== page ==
If we scroll down, we see Backup to E-Mail, and we want to include our Email address here, so we are backing up everything to the server and to your email. In the right column, let's check everything and make a complete backup, and then we are almost done. We want to activate automatic backups and to do this--let's say we want to do this every day. To do that, we set 0, 0, Any, Any, Any is the magic recipe for every day.
Then your backup file, you can customize the prefix and the compression method. The default value should work just fine. And if you'd like to receive email notification when there are errors, then go ahead and include your e-mail address here and check the option to send only if there are errors. Once everything is configured, that's pretty much it. All we need to do is save our changes, and we've created our job, and we can return now to the Jobs overview and we see we have Backup Everything ready to go.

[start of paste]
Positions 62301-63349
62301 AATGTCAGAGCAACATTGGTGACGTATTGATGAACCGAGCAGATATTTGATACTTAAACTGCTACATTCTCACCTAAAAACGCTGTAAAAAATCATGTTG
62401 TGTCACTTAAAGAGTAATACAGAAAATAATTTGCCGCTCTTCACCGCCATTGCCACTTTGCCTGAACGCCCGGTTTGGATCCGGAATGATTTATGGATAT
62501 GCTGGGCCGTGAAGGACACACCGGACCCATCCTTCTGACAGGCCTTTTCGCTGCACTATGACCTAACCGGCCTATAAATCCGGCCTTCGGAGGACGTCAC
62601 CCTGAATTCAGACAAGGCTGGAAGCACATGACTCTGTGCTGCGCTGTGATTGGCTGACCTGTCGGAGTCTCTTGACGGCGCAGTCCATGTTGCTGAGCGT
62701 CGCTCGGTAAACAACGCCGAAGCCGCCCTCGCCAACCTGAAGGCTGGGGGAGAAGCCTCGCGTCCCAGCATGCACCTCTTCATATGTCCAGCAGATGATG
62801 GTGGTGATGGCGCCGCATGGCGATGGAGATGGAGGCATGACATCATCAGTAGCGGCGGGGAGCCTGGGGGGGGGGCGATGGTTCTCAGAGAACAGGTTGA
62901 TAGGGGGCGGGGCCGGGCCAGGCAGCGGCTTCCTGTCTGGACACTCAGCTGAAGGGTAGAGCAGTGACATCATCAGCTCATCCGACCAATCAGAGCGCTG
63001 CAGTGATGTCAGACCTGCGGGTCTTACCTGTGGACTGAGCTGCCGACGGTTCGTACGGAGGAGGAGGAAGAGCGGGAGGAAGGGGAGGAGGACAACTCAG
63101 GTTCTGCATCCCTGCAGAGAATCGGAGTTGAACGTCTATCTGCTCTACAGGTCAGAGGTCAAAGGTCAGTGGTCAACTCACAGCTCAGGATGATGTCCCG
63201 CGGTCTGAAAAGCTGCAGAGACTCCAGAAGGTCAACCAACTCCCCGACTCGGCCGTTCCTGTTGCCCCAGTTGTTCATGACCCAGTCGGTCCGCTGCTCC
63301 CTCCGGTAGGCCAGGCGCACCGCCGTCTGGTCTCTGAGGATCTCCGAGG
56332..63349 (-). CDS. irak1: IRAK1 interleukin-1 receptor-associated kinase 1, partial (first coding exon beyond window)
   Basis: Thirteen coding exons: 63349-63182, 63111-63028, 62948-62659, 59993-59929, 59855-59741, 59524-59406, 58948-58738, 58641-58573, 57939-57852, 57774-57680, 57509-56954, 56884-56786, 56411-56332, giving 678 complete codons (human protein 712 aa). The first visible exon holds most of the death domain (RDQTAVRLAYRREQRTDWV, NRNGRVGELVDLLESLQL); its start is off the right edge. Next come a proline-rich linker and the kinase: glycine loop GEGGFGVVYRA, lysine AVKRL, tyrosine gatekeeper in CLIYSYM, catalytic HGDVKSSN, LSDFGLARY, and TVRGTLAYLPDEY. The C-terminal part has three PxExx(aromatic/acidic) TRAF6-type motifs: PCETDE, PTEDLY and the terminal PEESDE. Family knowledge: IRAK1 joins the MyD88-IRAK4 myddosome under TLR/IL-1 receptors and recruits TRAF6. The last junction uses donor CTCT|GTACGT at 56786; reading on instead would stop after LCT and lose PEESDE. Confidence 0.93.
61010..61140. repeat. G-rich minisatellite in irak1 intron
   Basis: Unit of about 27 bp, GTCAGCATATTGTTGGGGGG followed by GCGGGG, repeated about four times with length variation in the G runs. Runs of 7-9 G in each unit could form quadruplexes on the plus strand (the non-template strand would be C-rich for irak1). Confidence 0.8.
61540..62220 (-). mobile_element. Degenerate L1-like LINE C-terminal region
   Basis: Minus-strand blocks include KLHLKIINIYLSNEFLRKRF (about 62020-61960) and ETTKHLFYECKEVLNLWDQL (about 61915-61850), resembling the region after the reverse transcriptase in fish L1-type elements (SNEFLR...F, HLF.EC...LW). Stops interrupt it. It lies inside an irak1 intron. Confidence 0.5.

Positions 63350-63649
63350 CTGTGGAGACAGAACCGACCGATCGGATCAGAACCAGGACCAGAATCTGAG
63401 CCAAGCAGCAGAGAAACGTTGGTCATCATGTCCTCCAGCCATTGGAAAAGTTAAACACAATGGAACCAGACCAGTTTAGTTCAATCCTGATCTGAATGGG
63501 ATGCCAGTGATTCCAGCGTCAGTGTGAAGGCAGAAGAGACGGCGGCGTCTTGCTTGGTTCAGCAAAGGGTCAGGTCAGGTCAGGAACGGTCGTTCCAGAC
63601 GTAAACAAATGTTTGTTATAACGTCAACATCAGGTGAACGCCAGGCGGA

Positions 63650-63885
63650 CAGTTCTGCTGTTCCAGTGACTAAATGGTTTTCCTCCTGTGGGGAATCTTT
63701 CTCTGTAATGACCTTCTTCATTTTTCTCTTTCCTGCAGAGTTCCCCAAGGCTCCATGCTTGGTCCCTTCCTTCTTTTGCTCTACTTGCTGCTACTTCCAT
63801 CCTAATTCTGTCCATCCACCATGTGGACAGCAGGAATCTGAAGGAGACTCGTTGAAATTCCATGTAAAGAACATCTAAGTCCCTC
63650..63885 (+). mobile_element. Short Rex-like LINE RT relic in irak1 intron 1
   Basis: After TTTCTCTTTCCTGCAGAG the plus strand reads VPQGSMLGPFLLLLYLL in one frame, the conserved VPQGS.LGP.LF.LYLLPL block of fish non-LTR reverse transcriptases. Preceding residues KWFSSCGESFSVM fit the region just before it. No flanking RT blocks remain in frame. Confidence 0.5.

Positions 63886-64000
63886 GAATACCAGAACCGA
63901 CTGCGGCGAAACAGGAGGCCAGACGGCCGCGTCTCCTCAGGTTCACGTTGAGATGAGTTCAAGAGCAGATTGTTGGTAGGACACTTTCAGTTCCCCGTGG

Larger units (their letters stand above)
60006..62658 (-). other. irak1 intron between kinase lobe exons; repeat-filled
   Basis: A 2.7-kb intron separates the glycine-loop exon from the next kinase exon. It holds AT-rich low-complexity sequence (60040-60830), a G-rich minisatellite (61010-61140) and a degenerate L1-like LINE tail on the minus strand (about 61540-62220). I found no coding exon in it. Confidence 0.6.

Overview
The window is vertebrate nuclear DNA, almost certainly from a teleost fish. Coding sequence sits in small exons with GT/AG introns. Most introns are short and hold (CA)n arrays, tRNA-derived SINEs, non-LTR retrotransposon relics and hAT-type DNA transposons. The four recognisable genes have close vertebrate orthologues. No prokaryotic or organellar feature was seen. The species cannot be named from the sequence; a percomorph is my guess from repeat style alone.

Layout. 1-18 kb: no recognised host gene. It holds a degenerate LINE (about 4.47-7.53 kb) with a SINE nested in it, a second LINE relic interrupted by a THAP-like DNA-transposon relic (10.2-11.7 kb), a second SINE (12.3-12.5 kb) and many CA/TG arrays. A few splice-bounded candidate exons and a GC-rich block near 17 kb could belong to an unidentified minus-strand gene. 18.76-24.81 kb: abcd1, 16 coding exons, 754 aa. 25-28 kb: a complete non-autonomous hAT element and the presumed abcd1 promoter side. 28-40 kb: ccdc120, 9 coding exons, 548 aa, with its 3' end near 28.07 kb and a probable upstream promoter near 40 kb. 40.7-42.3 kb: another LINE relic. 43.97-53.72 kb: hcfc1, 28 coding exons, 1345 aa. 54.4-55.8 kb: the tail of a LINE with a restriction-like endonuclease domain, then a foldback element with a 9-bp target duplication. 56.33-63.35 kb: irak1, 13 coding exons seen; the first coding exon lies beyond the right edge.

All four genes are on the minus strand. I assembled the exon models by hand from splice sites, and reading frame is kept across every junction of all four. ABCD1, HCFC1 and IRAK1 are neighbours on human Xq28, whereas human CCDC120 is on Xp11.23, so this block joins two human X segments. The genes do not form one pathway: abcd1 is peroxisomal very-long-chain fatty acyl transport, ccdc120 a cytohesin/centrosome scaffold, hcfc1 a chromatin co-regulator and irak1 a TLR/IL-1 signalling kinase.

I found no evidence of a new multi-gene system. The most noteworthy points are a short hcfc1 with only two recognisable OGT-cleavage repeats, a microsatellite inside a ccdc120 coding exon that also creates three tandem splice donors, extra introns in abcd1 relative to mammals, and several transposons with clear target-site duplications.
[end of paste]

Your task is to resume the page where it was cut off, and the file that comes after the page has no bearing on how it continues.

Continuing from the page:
The type of backup, we're backing up the database, files, and everything else. The file size, the database size is a little over a megabyte and the files, less than a megabyte. So, total backup file size is good at about 2 MB, roughly. It's set to run tomorrow, and it hasn't been run yet, so let's go ahead and do that by clicking the Run Now button, which you can click at any time to make an instant backup of everything. So we click Run Now and it shows the progress, and here it says the job was done in one second, which is great.
Let's scroll through and see if there are any errors or warnings that will be highlighted in red or yellow. And there's not, but if there are, you can use this information to help troubleshoot. At this point, the BackWPup plug-in is set up and ready to go. You should begin receiving your backup files via email and also see the backup files on your server the next time you're there. In this screencast, we've set up an automatic backup strategy using the versatile BackWPup plug-in.
Your site's life insurance policy is now in full effect, with current site backups available to you at a moment's notice.